Yes, we had cawfeeeee, and a refill, so we must head east...
Duplex Motel -- love the arrow pointing down...
according to this place is across the street from the site of the Coral Courts.
Love that Rothman sign....
Ship it on the Frisco!

Ted Drewes from September 2012

Follow Missouri 366, or Chippewa Street, until it comes to an x intersection with Missouri 30, otherwise known as Gravois Avenue... turn left on Gravois to head to the Northeast into St. Louis.

St. Louis

From Wikipedia, the free encyclopedia

Intersection of Chippewa (MO 366) and Gravois (MO 30).  We will be swinging left in this x intersection.

St. Louis is very confusing if you want to follow 66.  Alignments changed a lot in the city.  Therein lies the challenge and the reward, as there are many places to explore in this city.  Just be conscious and aware of your surroundings as in any highly concentrated urban area.
There are many beautiful old buildings in this city.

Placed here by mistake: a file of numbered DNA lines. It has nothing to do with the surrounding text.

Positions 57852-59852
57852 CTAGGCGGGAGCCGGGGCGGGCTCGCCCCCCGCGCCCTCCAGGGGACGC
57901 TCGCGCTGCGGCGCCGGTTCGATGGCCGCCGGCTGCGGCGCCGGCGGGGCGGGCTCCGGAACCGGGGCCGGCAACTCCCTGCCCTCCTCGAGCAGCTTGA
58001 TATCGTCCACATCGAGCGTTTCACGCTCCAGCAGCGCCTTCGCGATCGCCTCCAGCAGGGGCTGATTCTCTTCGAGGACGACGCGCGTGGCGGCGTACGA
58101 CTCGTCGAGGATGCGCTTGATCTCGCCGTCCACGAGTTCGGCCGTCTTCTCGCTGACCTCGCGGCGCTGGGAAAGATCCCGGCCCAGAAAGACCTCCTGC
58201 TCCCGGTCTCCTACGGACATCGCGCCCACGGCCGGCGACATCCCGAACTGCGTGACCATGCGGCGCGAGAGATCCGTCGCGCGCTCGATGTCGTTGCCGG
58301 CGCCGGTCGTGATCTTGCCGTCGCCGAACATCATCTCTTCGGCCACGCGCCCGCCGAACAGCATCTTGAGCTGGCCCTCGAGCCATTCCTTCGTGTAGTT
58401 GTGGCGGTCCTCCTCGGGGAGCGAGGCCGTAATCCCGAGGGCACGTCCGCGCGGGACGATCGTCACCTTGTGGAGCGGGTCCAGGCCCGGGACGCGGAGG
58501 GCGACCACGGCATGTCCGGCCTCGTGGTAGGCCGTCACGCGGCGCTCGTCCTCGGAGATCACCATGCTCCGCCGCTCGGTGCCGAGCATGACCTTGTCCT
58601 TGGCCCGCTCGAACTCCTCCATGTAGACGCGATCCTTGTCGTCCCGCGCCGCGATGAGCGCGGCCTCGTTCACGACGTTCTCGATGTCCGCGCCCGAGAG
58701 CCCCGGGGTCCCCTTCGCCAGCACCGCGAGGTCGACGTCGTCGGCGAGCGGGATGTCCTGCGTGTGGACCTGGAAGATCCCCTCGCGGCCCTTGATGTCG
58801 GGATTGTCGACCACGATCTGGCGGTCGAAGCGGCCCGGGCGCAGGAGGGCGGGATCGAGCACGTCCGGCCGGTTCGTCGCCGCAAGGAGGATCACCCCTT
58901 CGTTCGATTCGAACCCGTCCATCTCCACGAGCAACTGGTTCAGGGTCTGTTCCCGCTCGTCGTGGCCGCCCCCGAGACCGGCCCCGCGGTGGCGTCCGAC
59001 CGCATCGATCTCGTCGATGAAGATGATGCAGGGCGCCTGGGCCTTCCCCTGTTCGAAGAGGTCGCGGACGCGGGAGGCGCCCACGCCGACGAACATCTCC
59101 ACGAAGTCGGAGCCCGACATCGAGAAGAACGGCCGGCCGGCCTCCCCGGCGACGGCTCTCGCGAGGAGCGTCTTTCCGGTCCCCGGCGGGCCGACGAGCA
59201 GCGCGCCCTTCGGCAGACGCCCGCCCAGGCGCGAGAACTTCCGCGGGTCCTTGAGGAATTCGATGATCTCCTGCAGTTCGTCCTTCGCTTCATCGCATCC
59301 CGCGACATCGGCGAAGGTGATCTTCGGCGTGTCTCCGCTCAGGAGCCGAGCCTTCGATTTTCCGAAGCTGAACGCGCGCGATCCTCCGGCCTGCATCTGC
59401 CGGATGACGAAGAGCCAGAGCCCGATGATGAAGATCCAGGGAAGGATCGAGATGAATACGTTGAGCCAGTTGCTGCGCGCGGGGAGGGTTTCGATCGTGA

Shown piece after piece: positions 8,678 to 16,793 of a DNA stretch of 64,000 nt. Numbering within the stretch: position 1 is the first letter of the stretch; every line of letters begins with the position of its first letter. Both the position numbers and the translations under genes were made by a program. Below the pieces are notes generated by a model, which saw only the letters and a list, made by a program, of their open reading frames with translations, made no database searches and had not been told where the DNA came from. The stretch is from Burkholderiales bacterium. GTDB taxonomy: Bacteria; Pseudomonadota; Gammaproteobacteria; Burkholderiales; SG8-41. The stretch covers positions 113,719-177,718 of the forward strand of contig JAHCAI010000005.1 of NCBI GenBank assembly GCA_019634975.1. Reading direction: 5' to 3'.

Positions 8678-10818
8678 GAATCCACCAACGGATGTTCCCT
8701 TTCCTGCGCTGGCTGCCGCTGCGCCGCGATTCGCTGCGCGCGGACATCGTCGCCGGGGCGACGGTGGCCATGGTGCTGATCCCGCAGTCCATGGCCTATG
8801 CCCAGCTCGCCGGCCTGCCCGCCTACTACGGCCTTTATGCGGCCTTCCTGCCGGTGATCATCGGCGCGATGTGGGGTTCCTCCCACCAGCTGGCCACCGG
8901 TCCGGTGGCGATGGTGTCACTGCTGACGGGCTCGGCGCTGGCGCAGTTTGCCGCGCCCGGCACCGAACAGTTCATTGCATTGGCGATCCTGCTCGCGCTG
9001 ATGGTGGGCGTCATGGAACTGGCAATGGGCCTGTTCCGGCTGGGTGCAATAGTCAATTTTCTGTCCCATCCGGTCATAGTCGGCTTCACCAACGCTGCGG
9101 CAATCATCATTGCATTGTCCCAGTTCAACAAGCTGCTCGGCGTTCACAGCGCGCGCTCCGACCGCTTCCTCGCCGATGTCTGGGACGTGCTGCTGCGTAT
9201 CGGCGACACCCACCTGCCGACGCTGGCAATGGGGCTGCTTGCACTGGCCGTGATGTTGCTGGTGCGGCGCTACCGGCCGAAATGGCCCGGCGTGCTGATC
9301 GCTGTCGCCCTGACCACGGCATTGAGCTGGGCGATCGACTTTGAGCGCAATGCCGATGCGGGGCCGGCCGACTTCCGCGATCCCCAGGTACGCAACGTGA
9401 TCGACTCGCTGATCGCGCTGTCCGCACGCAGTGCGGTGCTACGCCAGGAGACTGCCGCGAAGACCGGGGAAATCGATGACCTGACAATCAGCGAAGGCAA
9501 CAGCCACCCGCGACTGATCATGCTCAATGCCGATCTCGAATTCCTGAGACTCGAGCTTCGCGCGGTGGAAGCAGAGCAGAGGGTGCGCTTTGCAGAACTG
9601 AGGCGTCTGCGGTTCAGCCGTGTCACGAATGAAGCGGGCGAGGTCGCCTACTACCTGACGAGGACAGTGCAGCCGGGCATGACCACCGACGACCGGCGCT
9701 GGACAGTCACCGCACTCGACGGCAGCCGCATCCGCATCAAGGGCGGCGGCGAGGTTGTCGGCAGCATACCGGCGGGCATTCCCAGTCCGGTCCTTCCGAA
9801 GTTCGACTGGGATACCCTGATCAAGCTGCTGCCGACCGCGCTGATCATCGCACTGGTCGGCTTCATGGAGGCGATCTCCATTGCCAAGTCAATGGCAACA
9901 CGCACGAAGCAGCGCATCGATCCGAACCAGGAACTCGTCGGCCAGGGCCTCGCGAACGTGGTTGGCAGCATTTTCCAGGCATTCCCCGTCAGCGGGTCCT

Our map showed us getting on the interstate where Missouri 30 crosses over I-44, and then staying on the interstate until the exit off I-70 towards the northern part of the city.  We wanted to explore the riverfront/downtown, so we continued on this route.  As I re-examine another map, I see that we pretty much stayed on old 66 until we got downtown.
Take Missouri 30 (Gravois Street) over the I-44 Overpass.  Here it bends more north and bends again northerly and turns into South Tucker Boulevard.

We broke karma with the road at Market street to go downtown.  Please note that you can never really break karma with the road as long as you stay in the spirit.
Market is a main east west artery.  If we turned to the west, we would pass Union Station.  If you head east, well, it is obvious what you would run into...
....arguable one of the largest googie landmarks ever!

St Louis is not the most visiter friendly city to visit as you will soon find out if you try to navigate its streets.